An alarming factor is the resistance of people belonging to the minority community, especially those from the lower income groups, to vaccinate their children. Apparently, there is a belief that the polio vaccine causes impotency. Other factors responsible for the resurgence of the epidemic in Uttar Pradesh are the high density of population and the lack of awareness about the pulse polio campaign. Extensive publicity campaigns, involving film and cricket personalities, have mitigated the opposition to a great extent but still the cases are on the rise. It is very important for the Government to now formulate a proper strategy with the political and religious leaders alongside, to counter the rising cases of polio in Uttar Pradesh. Dispelling superstition should be accomplished by roping in local health workers to convince clerics who propagate against the vaccination drive. To control the menace from spreading its tentacles any further, we need to adopt a need-based approach and more scientific methods.

National AIDS project in whose Aid?

Corruption, misappropriation and financial irregularities are some of the accusations made by the World Bank on the Maharashtra Government. Media can play a vital role in highlighting such scams to ensure that the corrupt people be punished severely. Continue reading National AIDS project in whose Aid?

World AIDS Day in India

Today is World AIDS Day!

Brief History
World AIDS Day was established by WHO in 1988. This day provides governments, national AIDS programs, faith organizations, community organizations, and individuals with an opportunity to raise awareness and focus attention on the global AIDS epidemic.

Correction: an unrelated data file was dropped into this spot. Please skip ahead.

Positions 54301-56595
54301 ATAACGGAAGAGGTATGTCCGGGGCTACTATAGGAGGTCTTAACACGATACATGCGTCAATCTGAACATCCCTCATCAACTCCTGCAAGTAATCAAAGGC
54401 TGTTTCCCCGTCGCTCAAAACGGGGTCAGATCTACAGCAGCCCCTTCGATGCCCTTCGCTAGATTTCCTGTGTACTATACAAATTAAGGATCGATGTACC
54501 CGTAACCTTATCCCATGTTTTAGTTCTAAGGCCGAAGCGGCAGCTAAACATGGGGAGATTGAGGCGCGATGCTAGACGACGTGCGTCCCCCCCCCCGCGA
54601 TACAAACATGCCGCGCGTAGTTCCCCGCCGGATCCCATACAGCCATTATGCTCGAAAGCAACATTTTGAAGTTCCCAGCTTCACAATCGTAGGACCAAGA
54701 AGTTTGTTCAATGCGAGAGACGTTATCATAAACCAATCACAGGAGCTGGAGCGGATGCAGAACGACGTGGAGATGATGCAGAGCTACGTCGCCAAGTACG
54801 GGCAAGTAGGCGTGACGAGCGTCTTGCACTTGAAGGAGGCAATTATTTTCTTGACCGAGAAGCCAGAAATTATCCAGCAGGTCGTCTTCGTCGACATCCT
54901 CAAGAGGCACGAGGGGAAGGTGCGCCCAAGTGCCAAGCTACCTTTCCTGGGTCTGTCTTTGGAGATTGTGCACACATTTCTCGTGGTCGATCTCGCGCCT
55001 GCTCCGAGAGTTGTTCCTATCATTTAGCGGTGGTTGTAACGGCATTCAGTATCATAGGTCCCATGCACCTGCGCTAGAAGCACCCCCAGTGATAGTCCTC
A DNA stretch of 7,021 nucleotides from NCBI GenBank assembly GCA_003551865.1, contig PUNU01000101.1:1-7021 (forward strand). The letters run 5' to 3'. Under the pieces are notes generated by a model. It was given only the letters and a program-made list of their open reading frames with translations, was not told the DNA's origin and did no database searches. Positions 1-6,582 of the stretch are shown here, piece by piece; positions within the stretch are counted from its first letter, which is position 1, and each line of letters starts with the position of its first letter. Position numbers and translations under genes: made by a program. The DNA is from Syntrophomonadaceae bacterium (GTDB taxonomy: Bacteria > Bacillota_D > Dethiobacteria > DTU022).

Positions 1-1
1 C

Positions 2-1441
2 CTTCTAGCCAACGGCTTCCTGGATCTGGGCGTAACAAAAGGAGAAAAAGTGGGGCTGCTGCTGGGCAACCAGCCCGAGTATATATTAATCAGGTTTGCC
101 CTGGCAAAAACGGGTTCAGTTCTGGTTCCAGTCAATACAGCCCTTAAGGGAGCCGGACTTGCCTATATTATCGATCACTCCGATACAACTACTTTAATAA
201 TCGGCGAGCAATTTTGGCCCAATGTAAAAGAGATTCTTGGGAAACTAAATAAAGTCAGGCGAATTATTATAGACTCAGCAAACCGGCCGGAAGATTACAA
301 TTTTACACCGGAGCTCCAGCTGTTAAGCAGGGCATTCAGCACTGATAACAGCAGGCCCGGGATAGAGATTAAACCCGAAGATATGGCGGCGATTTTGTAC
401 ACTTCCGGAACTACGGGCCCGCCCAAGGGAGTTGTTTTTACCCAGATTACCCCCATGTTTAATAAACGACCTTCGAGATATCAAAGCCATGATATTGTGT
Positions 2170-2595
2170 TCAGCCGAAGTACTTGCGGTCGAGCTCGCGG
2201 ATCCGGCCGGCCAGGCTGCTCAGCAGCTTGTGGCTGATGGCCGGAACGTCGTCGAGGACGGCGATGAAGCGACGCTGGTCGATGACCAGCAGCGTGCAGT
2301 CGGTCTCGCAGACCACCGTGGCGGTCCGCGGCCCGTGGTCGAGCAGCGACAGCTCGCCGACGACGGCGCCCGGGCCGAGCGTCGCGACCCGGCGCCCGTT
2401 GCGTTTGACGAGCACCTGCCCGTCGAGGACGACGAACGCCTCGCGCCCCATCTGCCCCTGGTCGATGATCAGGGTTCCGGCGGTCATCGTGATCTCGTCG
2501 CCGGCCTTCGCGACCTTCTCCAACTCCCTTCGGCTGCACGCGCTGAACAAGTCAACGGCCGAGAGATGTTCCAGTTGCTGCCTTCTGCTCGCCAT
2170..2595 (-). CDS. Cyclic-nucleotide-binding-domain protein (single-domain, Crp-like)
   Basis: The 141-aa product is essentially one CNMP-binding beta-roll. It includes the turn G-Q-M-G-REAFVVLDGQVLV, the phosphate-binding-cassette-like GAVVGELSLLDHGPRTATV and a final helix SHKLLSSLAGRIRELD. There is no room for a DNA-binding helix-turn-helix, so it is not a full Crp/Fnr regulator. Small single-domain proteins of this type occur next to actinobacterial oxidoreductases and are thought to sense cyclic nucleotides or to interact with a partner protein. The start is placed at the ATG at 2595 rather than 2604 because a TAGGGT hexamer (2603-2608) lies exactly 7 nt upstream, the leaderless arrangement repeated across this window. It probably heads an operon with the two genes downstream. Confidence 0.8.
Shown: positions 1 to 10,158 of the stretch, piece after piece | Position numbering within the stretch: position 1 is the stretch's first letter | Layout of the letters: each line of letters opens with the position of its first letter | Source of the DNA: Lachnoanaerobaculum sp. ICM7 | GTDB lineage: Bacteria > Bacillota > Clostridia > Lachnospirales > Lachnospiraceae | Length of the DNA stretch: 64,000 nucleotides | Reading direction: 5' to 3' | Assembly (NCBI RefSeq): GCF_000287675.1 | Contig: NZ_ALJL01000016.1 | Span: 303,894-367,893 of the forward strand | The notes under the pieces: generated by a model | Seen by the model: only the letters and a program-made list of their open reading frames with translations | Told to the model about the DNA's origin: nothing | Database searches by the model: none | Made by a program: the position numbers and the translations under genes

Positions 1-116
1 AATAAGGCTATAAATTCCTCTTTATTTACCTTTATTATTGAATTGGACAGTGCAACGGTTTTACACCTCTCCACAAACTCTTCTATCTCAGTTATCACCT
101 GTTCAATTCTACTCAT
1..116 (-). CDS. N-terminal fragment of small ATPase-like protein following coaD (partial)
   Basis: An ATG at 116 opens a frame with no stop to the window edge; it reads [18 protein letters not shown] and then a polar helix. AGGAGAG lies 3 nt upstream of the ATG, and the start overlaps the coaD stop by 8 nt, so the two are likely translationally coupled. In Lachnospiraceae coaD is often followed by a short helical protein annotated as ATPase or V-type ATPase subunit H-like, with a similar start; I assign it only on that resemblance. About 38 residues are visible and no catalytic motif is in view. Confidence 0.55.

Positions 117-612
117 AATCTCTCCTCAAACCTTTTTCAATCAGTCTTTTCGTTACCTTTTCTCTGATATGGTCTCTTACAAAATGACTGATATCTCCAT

Red ribbon is International symbol of HIV and AIDS awareness. We are flaunting one in this post. Red Ribbon

Facts
As per UN estimations, 5.7 million of 33.2 HIV-infected people worldwide reside in India. Andhra Pradesh, Maharashtra and Karnataka are states with highest number of HIV positive cases. Andhra Pradesh is planning to make a new law that makes it compulsory for the couples to take HIV test before marriage.

India is largest producer of cheap ARVs (antiretroviral drugs) that are used in AIDS treatment. Yet most people in India can not afford it. :( Sections of society most affected with AIDS in India are sex workers, truck drivers, gays, and injecting drug users. Yet this disease is not confined to them.

What We can do?
The slogan for 2007 World AIDS Day is “Take the Lead. Stop AIDS. Keep the Promise.” Be part of those who are building better tomorrow.

World AIDS Day Poster

Here is a mini guide about what we can do to stop AIDS menace in India:

1. Indulge in safe sex always. Pass the awareness around.
2. Sex education is banned in several states. Campaign to reinstate sex education in schools. This is important considering the number of children who get afflicted by AIDS every year indulging in unsafe sex.
3. Fight not only AIDS, but also the stigma attached with the disease. Most people suffer AIDS in silence due to the fear of being shunned in society. Some of them are denied their right to live with dignity due to their AIDS infection.
4. Pass on the awareness that medicines are now available that prevent transfer of AIDS infection from pregnant mothers to their children. Most women do not request the medicine, even after treatment to prevent mother-to-child-transmission because of the stigma attached with the disease.
5. Join Stop AIDS in children campaign. Every year 330, 000 children die of AIDS. Lets take steps to save them. Again this is possible by stopping mother-to-child-transmission of infection.

Related Posts:
FAQs about AIDS
HIV-AIDS Do’s and Don’ts
HIV-AIDS stats in India

I also write at Visceral Observations.